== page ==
Endometriosis is a chronic condition that causes tissue similar to your uterine lining to grow outside the uterus. The pain can range from “ouch” to “MY UTERUS TRYING TO KILL ME!”
While we still don’t know the exact cause, research suggests genetics play a part (thanks-but-no-thanks, Mom).
So is endometriosis hereditary?
Some studies show your genes can increase your risk of developing endometriosis. The disorder tends to cluster in families, especially among first-degree relatives (e.g., mother, sister, or daughter).
But genetics aren’t the only endometriosis risk factor.
Endometriosis affects up to 15 percent of reproductive-age peeps with a uterus. It can vary from womb-to-womb, but common symptoms include:
- heavy period flow
- severe period cramps
- discomfort during sex
- spotting between period
- pain when you pee or poop
Let’s dive into what causes endometriosis and how the condition may be hereditary.
The exact cause of endometriosis is still up for debate. Here’s what might be going on down under.
In rare cases, endometrial-like cells can attach to scar tissue after surgery (like a C-section or hysterectomy). The cells can then spread to other areas.
Immune system issues
Certain immune conditions — like fibromyalgia, hypothyroidism, and rheumatoid arthritis —have been linked to higher rates of endometriosis.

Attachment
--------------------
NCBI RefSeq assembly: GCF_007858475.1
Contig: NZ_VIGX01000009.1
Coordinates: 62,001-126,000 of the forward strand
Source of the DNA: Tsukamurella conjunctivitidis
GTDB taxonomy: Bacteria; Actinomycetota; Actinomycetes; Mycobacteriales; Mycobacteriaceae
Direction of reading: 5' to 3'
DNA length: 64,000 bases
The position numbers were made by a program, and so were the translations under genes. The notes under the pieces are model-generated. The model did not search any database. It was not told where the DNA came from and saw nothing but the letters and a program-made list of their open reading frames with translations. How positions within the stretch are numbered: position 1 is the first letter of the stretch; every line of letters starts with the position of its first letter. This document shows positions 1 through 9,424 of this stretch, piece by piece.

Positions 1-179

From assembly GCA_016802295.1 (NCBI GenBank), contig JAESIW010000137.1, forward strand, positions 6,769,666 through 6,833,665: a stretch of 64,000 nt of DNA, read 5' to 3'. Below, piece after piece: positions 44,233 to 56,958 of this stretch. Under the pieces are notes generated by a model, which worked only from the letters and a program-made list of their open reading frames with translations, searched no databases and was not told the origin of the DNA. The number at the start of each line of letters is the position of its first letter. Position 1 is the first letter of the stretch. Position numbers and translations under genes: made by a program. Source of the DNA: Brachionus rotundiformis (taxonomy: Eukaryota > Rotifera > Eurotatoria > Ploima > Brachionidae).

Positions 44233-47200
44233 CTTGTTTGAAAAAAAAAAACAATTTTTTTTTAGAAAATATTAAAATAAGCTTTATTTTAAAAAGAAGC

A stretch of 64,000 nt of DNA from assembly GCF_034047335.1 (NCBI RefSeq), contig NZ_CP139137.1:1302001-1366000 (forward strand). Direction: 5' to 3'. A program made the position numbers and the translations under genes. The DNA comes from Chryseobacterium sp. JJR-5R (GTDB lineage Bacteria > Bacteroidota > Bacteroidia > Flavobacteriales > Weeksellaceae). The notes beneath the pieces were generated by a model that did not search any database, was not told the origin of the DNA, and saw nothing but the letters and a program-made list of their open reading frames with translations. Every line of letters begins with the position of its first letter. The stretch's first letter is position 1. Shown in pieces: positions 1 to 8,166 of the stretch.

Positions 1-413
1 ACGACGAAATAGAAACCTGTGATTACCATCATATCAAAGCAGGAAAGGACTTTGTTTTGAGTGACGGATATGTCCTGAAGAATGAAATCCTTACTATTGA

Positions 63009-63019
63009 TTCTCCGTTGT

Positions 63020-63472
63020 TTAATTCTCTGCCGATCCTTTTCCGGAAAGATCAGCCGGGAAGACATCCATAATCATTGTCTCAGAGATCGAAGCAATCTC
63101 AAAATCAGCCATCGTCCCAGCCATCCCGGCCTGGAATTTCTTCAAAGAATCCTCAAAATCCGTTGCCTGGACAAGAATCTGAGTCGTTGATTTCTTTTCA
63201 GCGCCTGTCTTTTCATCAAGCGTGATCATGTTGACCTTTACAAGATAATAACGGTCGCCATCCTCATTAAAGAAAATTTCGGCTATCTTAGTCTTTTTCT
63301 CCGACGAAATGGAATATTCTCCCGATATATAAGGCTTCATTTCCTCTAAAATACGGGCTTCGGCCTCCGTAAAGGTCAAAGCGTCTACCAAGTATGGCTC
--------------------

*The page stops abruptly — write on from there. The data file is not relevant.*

TBH more research is needed to explain this connection. But it might be because endometriosis can cause inflammation which sparks an immune system response.
This is when menstrual blood and tissues flow upstream. This process can deposit endometrial-like tissue to other areas of your abdomen and pelvis.
Recent research found that up to 90 percent of peeps who get periods will experience retrograde menstruation. But the bulk of these folks won’t wind up with endometriosis.
It’s possible for endometrial-like cells to travel to other parts of your bod via the lymphatic system.
The most common sites are the fallopian tubes, ovaries, and the abdominal or pelvic walls. But endometriosis can also affect the urinary tract, gastrointestinal tract, soft tissues, and chest in atypical cases.
Who’s more at risk of endo?
According to the National Institutes of Health (NIH), you’re at a higher risk of endometriosis if you:
- are infertile
- got your period before the age of 11
- have heavy periods that last more than 7 days
- have short menstrual cycles (less than 27 days)
- have a first-degree relative with endometriosis
NOTE: Endometriosis can affect anyone with a uterus (even after menopause). But it’s most common in folks who are in their 30s or 40s.
Yes. Genetics *can* play a part in endometriosis. But researchers are still trying to pinpoint which gene is to blame. A 2019 review listed more than 24 potential culprits.
A 2010 study examined 140 participants — 80 had endometriosis and 60 did not. About 5.9 percent of the folks with endometriosis had a first-degree relative who also had the disease. Meanwhile, only 3 percent of people who didn’t have endometriosis had a first-degree relative with the condition.
An older 1999 study also found an increased incidence of the endometriosis in first- (mother or sibling), second- (aunt), and third-degree relatives (cousins).